spc. 16% of total population of Tonga. but the lack of seasonality in the Pacific exposes us to the possibility of influenza epidemics occurring at any time of the year. The ship could not be quarantined . Influenza epidemics occur commonly during winter in temperate countries. There are seasonal flu vaccines available and are routinely provided to more vulnerable people. The ‘Spanish flu’ of the 1918 greatly affected some of the Pacific island countries and territories (PICTs). The vaccines are combination of components from Influenza A and B viruses but different compositions for the Southern and for the Northern Hemispheres. which is influenced mainly by the movements of people to and from the temperate countries. as commonly referred to as flu. and causing high mortality. even more than once a year (2) . A more detailed account of these issues can be accessed in the SPC/PPHSN Influenza Guidelines or http://www. 1958 and in 1969. The incubation period is usually 1-7 days but it is commonly 1-3 days. 3b Historical background of influenza pandemic in the Pacific: There were three influenza pandemics in the last century: 1918. Children may be infectious for up to a week while adults lasted for 1-2 days before the onset of symptoms. a regular steamship that serviced mostly the South Pacific from New Zealand that had influenza stricken individuals on board. 6% and 5% of total population of Fiji and Samoa respectively were claimed by the pandemic viruses (1. unless all the criteria mentioned above are met. CHARACTERISTICS Influenza and Influenza pandemic Influenza . infecting many people at once. The presence of a pandemic strain does not always lead to a global pandemic. The killer virus of the 1918 pandemic was introduced into the Pacific following the wake of the SS Talune.org. Influenza is easily spread through droplets from infected persons. mainly in temperate countries. ILI is defined as an acute viral illness with high fever.nc/phs/pphsn/Publications/Guidelines/Influenza. and was claimed as the ‘worst affected’ worldwide where up to 25% of total population of Samoa and French Polynesia were wiped out. is also epidemiologically categorized as an influenza-like illness (ILI) until it is laboratory confirmed as influenza disease. and few of the Pacific territories.2). and it takes at least 6-8 months to develop pandemic vaccines. myalgia. resulting in several and simultaneous spreading around the world. An influenza-pandemic occurs when a new or novel strain of influenza virus emerges against which no human has any immunity against. that may be suspended in the air and get inhaled or through contact with contaminated objects.6 3 BACKGROUND There are few issues that need to be clarified in order to fully appreciate the urgent need for a preparedness plan for Tonga.htm 3a. sorethroat and/or cough in the absence of any other diagnoses (2). Pandemic usually occurs in about 3 waves.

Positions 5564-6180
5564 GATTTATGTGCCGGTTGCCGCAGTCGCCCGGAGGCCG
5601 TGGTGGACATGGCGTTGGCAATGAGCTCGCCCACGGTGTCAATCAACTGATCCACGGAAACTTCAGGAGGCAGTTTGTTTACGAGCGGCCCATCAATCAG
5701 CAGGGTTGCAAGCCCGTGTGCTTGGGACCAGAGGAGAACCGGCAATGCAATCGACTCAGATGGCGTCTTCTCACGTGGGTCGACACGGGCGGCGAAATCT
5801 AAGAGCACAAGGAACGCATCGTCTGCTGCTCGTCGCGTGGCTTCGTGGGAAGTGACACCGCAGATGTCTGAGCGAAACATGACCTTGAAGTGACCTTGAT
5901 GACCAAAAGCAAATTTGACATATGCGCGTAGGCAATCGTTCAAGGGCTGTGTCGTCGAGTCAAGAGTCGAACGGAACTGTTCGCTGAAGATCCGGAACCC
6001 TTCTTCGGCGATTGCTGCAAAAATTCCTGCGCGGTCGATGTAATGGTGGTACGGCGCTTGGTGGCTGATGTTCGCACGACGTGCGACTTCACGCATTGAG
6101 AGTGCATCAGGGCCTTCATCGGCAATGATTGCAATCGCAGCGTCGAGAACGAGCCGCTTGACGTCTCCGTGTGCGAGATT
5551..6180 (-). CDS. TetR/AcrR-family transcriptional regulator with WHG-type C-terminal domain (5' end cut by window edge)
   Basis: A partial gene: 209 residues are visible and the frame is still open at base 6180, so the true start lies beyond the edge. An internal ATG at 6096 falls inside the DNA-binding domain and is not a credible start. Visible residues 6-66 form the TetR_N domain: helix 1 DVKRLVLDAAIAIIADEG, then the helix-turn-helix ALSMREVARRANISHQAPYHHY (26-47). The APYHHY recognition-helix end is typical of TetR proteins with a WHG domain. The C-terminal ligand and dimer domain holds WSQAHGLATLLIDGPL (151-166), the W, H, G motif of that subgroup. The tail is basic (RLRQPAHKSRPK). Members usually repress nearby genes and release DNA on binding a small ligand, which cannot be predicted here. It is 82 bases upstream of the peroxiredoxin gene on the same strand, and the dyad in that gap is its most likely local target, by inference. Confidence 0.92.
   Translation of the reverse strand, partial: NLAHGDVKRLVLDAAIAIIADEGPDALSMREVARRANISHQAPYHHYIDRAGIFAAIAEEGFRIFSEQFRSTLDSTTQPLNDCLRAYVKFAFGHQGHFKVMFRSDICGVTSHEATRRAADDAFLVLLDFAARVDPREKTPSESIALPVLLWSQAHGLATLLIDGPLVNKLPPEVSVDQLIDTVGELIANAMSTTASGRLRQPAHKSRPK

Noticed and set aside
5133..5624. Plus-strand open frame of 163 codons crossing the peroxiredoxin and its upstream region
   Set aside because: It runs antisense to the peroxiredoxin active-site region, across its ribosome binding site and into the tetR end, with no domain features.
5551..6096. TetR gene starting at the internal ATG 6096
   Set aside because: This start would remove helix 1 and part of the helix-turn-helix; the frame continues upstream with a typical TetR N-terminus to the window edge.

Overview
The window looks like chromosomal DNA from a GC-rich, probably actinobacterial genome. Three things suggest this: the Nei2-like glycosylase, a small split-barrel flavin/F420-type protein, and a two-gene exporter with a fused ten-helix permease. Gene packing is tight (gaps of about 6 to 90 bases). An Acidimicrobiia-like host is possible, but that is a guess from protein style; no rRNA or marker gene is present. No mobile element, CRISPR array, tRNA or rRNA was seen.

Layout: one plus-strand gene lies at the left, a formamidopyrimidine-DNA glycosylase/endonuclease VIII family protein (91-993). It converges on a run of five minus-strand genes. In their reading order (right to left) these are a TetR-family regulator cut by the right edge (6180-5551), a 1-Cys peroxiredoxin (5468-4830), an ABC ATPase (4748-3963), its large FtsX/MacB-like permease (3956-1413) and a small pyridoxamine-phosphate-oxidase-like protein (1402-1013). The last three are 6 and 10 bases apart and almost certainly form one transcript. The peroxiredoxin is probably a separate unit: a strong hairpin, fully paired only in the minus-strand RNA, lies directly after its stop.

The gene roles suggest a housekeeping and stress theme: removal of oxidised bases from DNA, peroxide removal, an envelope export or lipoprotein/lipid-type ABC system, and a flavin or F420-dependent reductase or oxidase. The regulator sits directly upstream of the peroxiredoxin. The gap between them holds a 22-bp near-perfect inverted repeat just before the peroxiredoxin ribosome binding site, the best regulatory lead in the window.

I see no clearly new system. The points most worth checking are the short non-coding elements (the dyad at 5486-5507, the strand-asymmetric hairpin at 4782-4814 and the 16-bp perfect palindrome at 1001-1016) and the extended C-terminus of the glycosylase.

a type of influenza not normally associated with human disease. who instituted strict border control with maritime quarantine policy. Tuvalu. For list of all affected countries see the World Organisation for Animal Health website. as the model used did not allow for it. cardiac and hypertension. and the virus responsible for the current outbreak is H5N1.2) guesswork and individual initiative’ of its governor Poyer. affecting mainly poultry (chickens. American Samoa was totally spared secondary to the ‘commendable foresight. the bird flu epidemics continue to spread to Europe with fresh outbreaks among Asian countries.. The 1st pandemic wave [May to July 1918] and the third wave [February to April 1919] from the Spanish flu of 1918 did not claim as many lives as during the 2 nd wave [September to December 1918]. However. Outbreaks of avian influenza ('bird flu') in Asian and European countries during 2004 and 2005 have heightened international health agencies' concern about the likelihood of an influenza pandemic occurring. geese and turkeys) since towards the end of 2003. were entered and using the ‘FluAid’ software package by CDC. Kiribati and Vanuatu were spared because the Australian vessels that serviced them followed the strict maritime quarantine policy to both incoming and outgoing vessels. where data from most of the PICTs. The most recent estimation ‘put mortality from the 1918 pandemic at between 50-100 million’ worldwide (3). Other countries like Solomon Is. 3c Avian influenza (Bird flu) H5N1 A number of countries in Asia had been and are experiencing outbreaks of avian influenza (bird flu). and in comparison to the rest of the PICTs included. 4 POTENTIAL SCALE OF A PANDEMIC FOR TONGA There are some mathematical models that had been used by some countries to predict the potential impact of a pandemic event in respective areas. which indicate constant mutations and development of new strains of H5N1. the model assumes a pandemic wave in which 35% of Tonga’s population will become ill during the 8 week pandemic wave. inspired (1.7 because influenza was not a notifiable disease. ducks. . chronic airway diseases that are most prevalent in Tonga and the Pacific were not considered. From the article by Wilson et al 2005. To date. there are confirmed human infections even deaths due to infection from H5N1. Atlanta. It must be in terpreted with caution since important contributing factors like chronic disease conditions like diabetes. except PNG.